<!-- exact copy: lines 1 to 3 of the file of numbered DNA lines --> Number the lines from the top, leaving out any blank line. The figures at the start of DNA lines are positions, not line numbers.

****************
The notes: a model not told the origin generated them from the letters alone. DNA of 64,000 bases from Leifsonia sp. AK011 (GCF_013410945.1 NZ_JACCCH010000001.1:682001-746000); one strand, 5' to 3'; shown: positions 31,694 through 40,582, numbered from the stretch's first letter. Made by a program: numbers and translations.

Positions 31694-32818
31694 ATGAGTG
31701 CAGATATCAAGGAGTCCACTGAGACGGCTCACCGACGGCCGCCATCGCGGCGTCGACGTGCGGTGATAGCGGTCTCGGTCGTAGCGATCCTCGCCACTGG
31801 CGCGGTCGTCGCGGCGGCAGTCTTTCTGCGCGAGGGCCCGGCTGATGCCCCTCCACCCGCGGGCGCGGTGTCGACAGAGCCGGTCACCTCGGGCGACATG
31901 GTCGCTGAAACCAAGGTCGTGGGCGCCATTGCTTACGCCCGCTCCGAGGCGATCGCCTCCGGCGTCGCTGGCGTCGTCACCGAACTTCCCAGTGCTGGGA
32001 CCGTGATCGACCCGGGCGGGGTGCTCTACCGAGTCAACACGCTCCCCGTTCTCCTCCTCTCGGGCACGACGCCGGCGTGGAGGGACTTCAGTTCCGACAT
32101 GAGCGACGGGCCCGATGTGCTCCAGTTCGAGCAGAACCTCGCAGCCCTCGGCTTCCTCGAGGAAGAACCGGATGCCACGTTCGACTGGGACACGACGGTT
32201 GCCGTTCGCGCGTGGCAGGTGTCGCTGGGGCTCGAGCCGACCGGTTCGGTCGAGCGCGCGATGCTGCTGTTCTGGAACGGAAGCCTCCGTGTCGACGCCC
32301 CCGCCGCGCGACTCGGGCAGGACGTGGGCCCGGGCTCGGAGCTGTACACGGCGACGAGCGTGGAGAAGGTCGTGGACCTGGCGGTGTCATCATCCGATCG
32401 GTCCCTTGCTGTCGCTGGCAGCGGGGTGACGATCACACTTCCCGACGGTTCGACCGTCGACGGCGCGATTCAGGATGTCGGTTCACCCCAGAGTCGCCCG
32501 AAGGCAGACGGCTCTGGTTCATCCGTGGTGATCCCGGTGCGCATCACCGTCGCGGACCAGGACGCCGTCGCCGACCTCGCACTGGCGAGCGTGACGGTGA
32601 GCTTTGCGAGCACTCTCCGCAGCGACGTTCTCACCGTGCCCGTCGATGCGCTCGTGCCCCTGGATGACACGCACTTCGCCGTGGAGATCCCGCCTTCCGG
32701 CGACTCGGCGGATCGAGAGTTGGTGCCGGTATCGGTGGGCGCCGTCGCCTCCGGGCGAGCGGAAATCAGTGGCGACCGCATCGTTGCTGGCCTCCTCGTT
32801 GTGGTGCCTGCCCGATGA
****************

The notes: a model not told the origin generated them from the letters alone. DNA of 64,000 bases from Leifsonia sp. AK011 (GCF_013410945.1 NZ_JACCCH010000001.1:682001-746000); one strand, 5' to 3'; shown: positions 31,694 through 40,582, numbered from the stretch's first letter. Made by a program: numbers and translations.

Positions 31694-32818
31694 ATGAGTG